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In Gun Ruling's Wake, States Struggle to React Quickly

After barely surviving an initial court challenge, the New York gun-control law that attempts to walk up to the newly drawn line of what is constitutionally permissible takes effect on Thursday amid a last-minute scramble by gun owners to obtain concealed-carry permits. But, in California, a rush to enact a similar legislative response failed in a late-night vote.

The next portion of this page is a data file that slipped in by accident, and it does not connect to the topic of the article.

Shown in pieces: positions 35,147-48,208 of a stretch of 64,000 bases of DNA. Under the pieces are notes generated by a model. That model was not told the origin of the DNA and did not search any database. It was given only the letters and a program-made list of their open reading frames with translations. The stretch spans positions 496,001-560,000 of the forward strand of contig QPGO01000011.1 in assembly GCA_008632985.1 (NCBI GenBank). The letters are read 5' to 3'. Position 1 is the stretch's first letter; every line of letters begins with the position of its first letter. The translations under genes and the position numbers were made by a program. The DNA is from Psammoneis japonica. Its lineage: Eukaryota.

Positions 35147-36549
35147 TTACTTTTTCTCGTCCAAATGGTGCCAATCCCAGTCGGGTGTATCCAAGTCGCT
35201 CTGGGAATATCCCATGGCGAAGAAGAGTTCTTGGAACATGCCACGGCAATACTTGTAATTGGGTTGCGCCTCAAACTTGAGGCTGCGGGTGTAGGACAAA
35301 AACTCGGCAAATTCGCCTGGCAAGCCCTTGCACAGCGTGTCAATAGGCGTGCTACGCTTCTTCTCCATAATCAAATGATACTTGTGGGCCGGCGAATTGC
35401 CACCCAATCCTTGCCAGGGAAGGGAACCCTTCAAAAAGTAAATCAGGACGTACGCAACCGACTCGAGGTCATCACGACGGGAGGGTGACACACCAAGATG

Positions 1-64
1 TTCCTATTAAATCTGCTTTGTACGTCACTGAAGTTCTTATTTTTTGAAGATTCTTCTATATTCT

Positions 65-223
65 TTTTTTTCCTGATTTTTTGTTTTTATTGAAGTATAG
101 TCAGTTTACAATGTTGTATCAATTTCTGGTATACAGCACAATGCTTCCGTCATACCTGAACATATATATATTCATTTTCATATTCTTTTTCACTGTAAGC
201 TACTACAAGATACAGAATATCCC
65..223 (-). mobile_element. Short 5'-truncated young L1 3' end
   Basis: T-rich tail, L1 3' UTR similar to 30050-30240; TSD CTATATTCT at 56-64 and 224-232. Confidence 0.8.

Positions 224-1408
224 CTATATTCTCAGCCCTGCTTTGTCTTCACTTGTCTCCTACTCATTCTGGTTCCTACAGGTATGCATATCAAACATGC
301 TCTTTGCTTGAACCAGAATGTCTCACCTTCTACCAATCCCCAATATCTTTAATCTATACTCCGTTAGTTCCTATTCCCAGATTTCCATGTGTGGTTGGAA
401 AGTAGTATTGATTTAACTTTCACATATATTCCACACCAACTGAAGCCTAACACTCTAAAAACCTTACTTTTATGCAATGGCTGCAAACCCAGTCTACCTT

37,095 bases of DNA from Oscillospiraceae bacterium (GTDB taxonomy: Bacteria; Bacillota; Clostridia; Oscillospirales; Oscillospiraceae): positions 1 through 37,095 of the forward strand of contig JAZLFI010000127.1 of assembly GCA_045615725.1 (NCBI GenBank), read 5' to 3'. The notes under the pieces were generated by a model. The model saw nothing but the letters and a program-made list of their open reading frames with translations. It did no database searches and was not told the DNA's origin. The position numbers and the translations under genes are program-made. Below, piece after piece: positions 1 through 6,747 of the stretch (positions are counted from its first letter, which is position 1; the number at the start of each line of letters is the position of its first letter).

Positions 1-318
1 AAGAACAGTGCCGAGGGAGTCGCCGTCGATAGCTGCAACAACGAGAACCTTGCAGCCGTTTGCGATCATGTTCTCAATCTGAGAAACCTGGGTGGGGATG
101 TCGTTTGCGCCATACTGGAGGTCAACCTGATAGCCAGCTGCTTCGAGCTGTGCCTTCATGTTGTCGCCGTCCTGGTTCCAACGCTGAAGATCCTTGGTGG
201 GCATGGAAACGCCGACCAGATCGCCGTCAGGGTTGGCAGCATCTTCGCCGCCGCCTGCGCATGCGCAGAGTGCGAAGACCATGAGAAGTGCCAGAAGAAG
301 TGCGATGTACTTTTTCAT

New York and California are among the states forced to react to the U.S. Supreme Court's ruling in June that struck down New York's restrictive regulation of carrying concealed guns in public. A state law passed the following week has led to confusion and court challenges, one of which ended just hours before the law took effect when a federal judge held that the plaintiffs lacked standing to bring the challenge, even though the judge found their claims persuasive, the Associated Press reports. The law's arrival sparked a flood of applicants for pistol permits as gun owners tried to dodge the new requirements for 16 hours of training and scrutiny of their social-media posts. But long backlogs will mean that those without a permit as of Thursday must follow the new rules, the New York Times reports. While New Yorkers posted signs about public places that do or don't allow guns under the new rules, California lawmakers made similar efforts to adopt new rules that fit within the caveats the Supreme Court made in its ruling striking down laws that made it too difficult to get a permit. On the last day of its session, the state Assembly by two votes rejected heavy lobbying by Gov. Gavin Newsom and Democratic leaders, the Los Angeles Times reports. Like New York's law, the California bill would have classified numerous public places as too "sensitive" for gun carrying and placed barriers to easily winning a gun permit.

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